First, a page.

home internet speed

How to test and improve your Internet speeds.

Our Internet felt slow – and it got positively leaden when several people climbed on at once with multiple devices – iPhones, iPads, laptops. I tested our Internet speed and we were not just impatient – it was slow. Speed is important. It determines how fast you can upload and download files, how well you can stream content and how clear your Skype connection will be.

In case you are not a techie and your eyes are glazing over, things can get better. I upgraded our Fios service from under 50 Mbps to nearly 1,000 Mbps and my bill was reduced by nearly $40/month. Don’t assume that you are getting the best speed or the best price available. It is worth checking periodically.

This is what I learned.

The first step is to conduct at least one free Internet speed test, which is a good indication of how much speed you are getting (with internet speed, like friends, more is better). Your Internet Service Provider (ISP) probably offers a free test. Here are some of the main ISP’s and their tests:

 AT&T High Speed Internet

 Cablevision, Optimum

Comcast Xfinity

Verizon Fios

 Time Warner Cable, Spectrum

If you want an independent test or you can’t find a test provided by your ISP, Speedtest is a free, third party, independent test, powered by Ookla (leader in Global Internet Metrics).

Internet Health Test is another highly rated, free, independent internet speed test.

To see how fast their content is loading, Netflix offers an Internet speed test specific to their site at Fast.com.

Your speed test score will show your download and upload speed. Download speed is the rate at which you download files or stream content from the Internet onto your computer or device. Upload speed is the rate at which you send content onto the web from your computer or device.

When you test your Internet speed on a desktop computer which is hardwired, you will be getting almost all of the speed of the Internet service coming out of your router. If you are using Wi-Fi, your Internet may be slowed down by your Wi-Fi hub.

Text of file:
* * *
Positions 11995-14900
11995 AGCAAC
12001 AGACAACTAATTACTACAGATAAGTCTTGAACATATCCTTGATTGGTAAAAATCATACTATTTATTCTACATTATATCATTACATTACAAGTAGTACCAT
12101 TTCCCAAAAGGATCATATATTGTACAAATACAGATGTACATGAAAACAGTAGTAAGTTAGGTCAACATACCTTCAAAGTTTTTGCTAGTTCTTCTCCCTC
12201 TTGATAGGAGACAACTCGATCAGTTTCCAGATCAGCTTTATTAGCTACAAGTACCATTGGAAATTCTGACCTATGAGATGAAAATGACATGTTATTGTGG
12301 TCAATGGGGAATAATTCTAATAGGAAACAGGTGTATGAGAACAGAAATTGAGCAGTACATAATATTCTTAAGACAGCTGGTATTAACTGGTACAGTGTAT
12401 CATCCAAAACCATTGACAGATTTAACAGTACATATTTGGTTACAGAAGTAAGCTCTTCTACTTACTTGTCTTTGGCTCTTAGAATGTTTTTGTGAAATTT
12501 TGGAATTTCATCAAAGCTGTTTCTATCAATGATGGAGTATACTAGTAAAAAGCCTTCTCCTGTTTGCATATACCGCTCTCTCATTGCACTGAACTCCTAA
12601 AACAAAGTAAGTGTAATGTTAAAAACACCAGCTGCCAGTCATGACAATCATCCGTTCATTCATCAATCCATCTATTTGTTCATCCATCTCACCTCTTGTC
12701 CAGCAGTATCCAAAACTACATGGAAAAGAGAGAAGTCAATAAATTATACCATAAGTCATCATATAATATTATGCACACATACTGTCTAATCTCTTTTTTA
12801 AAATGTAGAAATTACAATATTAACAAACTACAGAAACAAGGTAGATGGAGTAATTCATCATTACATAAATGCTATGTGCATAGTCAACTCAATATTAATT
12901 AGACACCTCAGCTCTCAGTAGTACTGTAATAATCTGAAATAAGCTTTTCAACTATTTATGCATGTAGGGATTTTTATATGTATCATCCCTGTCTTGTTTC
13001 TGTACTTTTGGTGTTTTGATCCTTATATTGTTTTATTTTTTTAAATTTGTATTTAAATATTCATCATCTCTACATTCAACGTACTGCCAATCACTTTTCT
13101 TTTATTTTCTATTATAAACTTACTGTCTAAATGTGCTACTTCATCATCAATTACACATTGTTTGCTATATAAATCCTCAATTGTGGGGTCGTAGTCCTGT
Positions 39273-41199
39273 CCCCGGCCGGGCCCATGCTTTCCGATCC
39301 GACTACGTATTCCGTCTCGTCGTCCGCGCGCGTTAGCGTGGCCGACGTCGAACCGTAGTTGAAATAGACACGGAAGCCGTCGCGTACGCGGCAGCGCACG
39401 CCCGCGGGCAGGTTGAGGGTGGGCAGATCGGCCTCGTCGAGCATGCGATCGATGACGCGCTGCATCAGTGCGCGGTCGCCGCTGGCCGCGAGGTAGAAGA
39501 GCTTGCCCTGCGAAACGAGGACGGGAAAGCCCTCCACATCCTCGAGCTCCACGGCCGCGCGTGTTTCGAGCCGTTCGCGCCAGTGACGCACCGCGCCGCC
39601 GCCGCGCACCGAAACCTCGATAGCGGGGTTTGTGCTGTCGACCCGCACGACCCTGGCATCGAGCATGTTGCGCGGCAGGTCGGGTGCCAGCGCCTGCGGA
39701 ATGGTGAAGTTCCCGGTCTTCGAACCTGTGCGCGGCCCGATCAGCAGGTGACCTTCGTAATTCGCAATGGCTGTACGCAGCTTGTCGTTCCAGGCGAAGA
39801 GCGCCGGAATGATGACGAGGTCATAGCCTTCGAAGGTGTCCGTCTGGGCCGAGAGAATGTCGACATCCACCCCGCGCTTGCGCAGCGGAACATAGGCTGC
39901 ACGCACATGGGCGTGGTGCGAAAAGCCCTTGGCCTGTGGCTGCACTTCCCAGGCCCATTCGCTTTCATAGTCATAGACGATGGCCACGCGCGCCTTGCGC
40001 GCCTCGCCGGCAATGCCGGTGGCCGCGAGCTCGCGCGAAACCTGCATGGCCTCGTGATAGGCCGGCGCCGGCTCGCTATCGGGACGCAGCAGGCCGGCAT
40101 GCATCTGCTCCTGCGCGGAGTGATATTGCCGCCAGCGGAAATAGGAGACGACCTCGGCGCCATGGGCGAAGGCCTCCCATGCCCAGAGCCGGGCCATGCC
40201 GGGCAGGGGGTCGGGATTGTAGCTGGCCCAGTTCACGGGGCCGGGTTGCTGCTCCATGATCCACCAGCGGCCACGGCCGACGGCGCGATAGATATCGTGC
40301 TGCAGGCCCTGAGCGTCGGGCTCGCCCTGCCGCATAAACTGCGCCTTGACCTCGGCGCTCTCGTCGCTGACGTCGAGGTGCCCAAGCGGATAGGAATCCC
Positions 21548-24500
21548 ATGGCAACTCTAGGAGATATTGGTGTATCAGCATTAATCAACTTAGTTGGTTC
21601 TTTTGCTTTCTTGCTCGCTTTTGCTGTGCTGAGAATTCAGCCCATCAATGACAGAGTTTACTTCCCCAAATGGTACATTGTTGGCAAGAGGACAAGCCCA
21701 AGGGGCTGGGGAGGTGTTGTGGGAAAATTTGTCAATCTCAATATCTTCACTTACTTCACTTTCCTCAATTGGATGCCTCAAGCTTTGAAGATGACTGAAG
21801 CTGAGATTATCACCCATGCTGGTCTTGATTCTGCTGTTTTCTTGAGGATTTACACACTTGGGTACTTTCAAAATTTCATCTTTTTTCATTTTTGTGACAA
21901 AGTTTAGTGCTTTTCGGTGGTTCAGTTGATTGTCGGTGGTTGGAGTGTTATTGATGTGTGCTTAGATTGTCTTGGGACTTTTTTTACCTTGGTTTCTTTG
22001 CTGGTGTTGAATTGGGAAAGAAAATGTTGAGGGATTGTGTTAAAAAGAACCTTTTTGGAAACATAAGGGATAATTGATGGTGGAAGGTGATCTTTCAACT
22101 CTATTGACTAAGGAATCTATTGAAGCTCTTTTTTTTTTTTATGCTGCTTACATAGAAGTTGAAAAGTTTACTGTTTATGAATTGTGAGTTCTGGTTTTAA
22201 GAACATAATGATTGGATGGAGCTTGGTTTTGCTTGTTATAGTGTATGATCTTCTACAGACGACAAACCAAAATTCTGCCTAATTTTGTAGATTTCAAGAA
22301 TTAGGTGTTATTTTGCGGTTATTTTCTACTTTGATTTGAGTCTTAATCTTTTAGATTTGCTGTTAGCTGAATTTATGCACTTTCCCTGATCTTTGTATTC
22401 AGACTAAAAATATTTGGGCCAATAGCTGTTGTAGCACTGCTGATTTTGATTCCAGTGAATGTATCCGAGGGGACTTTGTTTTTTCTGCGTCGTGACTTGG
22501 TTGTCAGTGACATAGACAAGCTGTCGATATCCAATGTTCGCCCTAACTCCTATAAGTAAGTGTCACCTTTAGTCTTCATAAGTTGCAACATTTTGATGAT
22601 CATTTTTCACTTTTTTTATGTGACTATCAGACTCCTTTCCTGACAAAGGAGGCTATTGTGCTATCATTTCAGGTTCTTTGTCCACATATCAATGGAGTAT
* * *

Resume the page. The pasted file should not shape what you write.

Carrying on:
We measure Internet speed in megabits, gigabits and terabits. In case huge numbers boggle you, here is a guide.

One bit = one unit of binary information “1”, “0”
One kilobit = 1,000 bits
One megabit = 1,000 kilobits
One gigabit = 1,000 megabits
One terabit = 1,000 gigabits

Coming next? One petabit = 1,000 terabits or one million gigabits

Here are speeds which you might reasonably expect depending on the way you connect to the Internet, your Internet provider and the package you have chosen. The translation of 50 Gbps is 50 Gigabits per second:From www.lifewire.com

I am told that 25+ Mbps is plenty of speed for most uses in most households. This will slow down if you have lots of devices sharing the Internet. I wanted more because at peak use, we have a lot of people and devices sharing the Internet.

You are paying for a certain amount of Internet speed. You can increase it by buying a faster package from your ISP. Before you upgrade, it makes sense to reduce anything that is slowing it down and test the speed again.

  1. Turn off devices when you are not using them. Think about phones, tablets, smart TVs, computers, laptops, smart home devices, and video game consoles. This also saves electricity.
  2. Reboot your router periodically by unplugging it for 30+ seconds and plugging it back in. This will unclog the memory.
  3. Make sure that your wireless router is reasonably new. The Wirecutter article on best routers.
  4. If you have Wi-Fi hubs or boosters, make sure that they are up to date. The Wirecutter on Wi-Fi Networking Devices.
  5. If the wires connecting your Wi-Fi hubs and your desktop computers are old, an upgrade will make a huge difference in speed (I speak from experience).
  6. Add security (a password) to your Wi-Fi if you don’t have one. This will keep nearby devices (and neighbors) from sharing your signal and slowing you down.

Techie Trivia – Bit vs. Byte?

A ‘bit’ is the basic unit in the binary system in computers “1”, “0”. A byte is 8 bits. Speed is described in ‘bits per second’. Storage capacity is usually measured in megabytes and gigabytes. No wonder we get confused. Who named these things?